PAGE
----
Tilt of the Earth

The angle of the Sun and the Earth's seasons. Image credit: NASA

The Earth’s axis is tilted 23.5 degrees away from the plane of the ecliptic. It’s because of this tilt that the Earth experiences seasons as it orbits around the Sun.

Imagine the Sun is at the center of a spinning record. All of the planets orbit the Sun, like grooves in a record, including the Earth. And imagine that each planet is a spinning top, with their north and south poles always pointed in the exact same angle as they revolve around the Sun. Measure the angle that the Earth’s poles make with the orbit that the Earth makes around the Sun, and you get this number of 23.5 degrees.

During one point in the Earth’s orbit, the north pole of the Earth is pointed towards the Sun. This is summer for the northern hemisphere. And then 6 months later, when the Earth is at the opposite side of its orbit, the north pole is pointed away from the Sun; that’s winter in the north, and summer in the south.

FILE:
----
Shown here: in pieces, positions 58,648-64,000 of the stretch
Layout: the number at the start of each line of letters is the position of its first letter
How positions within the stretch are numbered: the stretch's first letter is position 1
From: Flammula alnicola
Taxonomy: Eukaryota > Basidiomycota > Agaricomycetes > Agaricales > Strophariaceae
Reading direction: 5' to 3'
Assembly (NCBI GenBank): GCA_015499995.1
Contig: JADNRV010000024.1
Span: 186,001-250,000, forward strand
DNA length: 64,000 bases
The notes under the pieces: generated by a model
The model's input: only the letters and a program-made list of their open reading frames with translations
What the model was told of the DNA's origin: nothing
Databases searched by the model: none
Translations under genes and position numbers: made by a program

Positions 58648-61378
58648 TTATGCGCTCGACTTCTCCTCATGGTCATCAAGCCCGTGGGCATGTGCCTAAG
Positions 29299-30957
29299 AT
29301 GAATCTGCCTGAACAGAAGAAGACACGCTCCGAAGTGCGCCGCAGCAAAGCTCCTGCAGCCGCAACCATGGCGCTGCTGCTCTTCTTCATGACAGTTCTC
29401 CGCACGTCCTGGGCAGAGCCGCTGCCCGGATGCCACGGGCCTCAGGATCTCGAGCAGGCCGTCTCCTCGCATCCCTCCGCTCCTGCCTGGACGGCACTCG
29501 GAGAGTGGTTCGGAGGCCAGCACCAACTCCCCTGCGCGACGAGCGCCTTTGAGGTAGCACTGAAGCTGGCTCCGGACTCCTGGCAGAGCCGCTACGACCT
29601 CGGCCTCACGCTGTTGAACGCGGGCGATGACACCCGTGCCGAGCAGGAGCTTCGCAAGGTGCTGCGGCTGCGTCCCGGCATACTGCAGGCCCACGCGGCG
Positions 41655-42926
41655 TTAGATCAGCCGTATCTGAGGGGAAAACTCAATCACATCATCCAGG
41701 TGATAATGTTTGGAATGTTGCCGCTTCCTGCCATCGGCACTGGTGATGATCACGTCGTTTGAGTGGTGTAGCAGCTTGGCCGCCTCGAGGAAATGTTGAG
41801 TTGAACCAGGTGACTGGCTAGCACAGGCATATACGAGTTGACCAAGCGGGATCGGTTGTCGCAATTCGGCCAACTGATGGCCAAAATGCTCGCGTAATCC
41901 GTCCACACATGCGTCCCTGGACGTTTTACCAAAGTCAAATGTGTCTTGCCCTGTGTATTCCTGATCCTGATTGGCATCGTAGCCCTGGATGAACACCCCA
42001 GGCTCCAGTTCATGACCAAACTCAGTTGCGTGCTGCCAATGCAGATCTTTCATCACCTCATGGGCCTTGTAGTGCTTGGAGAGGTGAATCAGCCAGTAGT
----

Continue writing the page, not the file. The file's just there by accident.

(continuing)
The Earth’s tilt varies over a 42,000 year period, ranging from 22.1 degrees to 24.5 degrees. The direction that the Earth’s axis is pointed also changes over a long cycle, lasting almost 26,000 years. Right now, the Earth’s north pole is pointed towards the star Polaris. Over the course of this cycle, the seasons for summer and winter reverse (at 13,000 years), and then return to their original positions (after another 13,000 years).

All of the planets in the Solar System have some amount of axial tilt. Mars is very similar to the Earth at 25.2 degrees, while Uranus is tilted right over at 97.8 degrees.

We have written many articles about the Solar System for Universe Today. Here’s an article about the axial tilt of Mars, and the tilt of Uranus.

Want more resources on the Earth? Here’s a link to NASA’s Human Spaceflight page, and here’s NASA’s Visible Earth.

We have also recorded an episode of Astronomy Cast about Earth, as part of our tour through the Solar System – Episode 51: Earth.